Research Overview

Understand why our work is important 

Are we getting enough physical activity?
Federal guidelines recommend that adults perform at least 150 minutes/week of moderate-to-vigorous intensity physical activity or 75 minutes/week of vigorous-intensity physical activity (or some equivalent combination of the two), and that this activity should be performed in spurts of 10 minutes or more. Yet when measured objectively (using electronic accelerometers rather than by self-report), fewer than 5% of adults are getting sufficient physical activity in accordance with these guidelines. The high prevalence of physical inactivity in the US, particularly among older Americans, is partially responsible for our high rates of obesity, cardiovascular disease, Type 2 diabetes, and cancer.
Why is physical activity relevant to cancer?
Physical activity is associated with a reduced risk of several cancers, including breast, prostate, and colorectal cancers. Similarly, physical activity is associated with significantly better survival from these tumors. For example, breast cancer survivors who are highly active have a 10-35% lower risk of mortality than those who are inactive. The mechanisms underlying the link between physical activity and cancer include adiposity, hormones, blood sugar regulation (insulin and associated factors), inflammatory factors, as well as new pathways currently under exploration. Breast, prostate, and colorectal cancer are among the most common cancer types, with a combined incidence of 600,000 new cases per year in the US. Annual mortality from these cancers is 94,000 per year. As cancer screening and treatment continues to improve, 5-year survival rates are increasing, creating a large population of cancer survivors. There are now 7.3 million Americans who have had a diagnosis of breast, prostate, or colorectal cancer. In addition to the benefits of physical activity on cancer survival itself, an active lifestyle can also help reduce the risk of some of the common late effects of cancer treatment, including heart disease, osteoporosis, and fatigue.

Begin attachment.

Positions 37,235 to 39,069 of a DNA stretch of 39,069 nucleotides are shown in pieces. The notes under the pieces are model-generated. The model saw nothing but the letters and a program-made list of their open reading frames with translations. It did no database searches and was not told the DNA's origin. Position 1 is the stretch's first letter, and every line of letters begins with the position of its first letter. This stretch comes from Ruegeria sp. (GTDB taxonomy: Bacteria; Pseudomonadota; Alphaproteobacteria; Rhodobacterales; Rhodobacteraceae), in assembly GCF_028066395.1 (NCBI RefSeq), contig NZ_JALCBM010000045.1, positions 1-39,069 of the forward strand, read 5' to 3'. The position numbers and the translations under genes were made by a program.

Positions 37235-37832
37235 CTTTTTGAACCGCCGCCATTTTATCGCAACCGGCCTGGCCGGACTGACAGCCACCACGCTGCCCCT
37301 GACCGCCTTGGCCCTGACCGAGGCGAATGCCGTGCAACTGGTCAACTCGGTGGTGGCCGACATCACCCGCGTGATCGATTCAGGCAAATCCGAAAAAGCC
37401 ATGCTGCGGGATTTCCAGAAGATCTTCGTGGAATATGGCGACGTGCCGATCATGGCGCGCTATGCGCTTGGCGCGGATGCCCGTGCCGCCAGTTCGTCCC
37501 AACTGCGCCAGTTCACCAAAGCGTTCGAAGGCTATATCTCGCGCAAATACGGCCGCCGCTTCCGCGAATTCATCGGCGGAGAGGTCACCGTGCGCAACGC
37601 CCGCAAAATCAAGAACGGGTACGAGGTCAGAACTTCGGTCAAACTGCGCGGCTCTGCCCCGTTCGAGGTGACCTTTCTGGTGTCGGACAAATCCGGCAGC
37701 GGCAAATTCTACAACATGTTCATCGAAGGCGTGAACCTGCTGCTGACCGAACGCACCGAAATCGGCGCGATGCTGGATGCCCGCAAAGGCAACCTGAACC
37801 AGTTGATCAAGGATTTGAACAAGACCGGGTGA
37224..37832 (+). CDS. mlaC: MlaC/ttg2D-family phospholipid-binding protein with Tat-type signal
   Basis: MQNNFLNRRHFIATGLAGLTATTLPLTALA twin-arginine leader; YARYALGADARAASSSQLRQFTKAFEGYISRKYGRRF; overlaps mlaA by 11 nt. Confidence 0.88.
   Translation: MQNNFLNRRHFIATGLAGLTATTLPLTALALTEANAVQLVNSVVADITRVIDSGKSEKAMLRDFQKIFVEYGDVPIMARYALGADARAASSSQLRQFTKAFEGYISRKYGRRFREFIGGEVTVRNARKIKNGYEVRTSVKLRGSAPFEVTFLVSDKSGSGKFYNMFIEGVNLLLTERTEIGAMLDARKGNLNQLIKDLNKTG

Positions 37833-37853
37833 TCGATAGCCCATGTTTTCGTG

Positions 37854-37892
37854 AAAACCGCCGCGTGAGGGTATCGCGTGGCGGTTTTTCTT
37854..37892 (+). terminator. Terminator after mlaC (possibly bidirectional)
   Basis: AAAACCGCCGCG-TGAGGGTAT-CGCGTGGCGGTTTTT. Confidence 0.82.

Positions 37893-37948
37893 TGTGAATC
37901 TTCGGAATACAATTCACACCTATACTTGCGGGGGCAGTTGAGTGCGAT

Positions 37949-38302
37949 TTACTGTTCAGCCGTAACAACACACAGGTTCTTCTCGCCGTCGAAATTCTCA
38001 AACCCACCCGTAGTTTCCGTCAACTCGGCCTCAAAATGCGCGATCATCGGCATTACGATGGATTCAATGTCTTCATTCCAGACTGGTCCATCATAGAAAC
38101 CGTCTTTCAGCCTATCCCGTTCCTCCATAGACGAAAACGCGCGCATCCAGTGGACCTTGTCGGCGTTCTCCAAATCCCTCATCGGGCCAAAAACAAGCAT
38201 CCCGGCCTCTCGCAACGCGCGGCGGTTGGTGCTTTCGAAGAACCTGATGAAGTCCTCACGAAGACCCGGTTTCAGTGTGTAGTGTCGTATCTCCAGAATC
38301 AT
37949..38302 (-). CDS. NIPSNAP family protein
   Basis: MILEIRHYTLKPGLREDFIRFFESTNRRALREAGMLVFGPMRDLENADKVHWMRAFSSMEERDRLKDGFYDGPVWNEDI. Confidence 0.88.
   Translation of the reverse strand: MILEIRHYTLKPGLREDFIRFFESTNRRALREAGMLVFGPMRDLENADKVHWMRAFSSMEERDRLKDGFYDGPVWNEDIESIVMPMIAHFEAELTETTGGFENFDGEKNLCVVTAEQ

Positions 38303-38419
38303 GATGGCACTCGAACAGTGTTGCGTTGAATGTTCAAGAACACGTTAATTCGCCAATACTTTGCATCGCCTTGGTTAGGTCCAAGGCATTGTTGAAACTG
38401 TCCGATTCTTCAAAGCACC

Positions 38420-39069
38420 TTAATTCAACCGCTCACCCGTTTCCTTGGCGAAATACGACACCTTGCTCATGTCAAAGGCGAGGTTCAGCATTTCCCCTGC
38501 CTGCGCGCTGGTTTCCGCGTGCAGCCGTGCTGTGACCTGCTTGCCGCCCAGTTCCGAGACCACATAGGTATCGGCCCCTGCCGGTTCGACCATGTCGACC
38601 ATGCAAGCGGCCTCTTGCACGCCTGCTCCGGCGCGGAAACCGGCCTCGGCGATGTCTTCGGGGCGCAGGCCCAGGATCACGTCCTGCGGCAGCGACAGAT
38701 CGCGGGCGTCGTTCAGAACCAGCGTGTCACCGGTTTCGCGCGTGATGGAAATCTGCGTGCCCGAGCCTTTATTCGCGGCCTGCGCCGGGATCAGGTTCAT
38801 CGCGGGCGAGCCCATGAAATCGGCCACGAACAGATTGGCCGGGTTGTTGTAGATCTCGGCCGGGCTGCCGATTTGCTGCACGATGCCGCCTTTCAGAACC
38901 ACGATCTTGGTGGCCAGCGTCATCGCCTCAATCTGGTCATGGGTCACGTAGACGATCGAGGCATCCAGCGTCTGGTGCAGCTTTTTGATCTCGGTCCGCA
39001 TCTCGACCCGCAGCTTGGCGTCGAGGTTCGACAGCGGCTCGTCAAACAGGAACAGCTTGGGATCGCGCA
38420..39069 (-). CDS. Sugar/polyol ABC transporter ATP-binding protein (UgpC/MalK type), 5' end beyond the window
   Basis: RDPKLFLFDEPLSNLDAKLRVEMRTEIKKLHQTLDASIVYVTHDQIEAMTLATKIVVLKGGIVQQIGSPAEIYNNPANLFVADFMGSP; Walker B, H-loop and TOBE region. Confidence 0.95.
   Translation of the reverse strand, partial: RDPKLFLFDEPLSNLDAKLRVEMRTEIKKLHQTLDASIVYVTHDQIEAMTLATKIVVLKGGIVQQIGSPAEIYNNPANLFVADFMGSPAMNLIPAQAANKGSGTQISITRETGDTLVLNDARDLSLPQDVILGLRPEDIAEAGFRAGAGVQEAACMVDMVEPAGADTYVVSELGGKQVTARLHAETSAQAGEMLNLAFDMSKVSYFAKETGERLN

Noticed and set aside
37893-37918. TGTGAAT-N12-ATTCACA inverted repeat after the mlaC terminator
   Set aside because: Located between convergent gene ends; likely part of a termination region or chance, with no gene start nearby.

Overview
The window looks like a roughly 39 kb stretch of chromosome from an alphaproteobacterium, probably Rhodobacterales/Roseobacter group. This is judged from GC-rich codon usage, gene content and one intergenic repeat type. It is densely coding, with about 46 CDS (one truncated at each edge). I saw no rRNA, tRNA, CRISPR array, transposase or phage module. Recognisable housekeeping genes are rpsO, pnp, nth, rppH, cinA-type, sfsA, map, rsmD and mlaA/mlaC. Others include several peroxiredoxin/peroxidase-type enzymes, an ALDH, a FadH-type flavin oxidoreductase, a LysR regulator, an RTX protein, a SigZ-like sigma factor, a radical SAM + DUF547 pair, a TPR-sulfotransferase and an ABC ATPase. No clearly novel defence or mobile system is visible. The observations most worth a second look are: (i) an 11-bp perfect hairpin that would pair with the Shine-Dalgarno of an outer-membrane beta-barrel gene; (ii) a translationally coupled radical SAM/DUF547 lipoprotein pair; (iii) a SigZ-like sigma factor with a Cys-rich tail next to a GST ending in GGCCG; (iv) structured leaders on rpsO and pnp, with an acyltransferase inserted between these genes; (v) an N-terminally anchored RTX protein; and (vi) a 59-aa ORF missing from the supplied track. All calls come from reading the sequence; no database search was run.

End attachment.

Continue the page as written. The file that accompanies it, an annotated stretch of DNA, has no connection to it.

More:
With this in mind, our research addresses the following broad questions:
  • What is the association between physical activity and cancer risk and survival?
  • How can we leverage technology to promote physical activity among cancer survivors and at-risk populations?
  • How can we improve our measurements and assessment of physical activity?
  • What is the relationship of excessive sedentary behavior (sitting) to cancer risk and prognosis, and how might we help cancer survivors reduce their sitting time?
  • How can we better integrate physical activity promotion with clinical care for cancer survivors?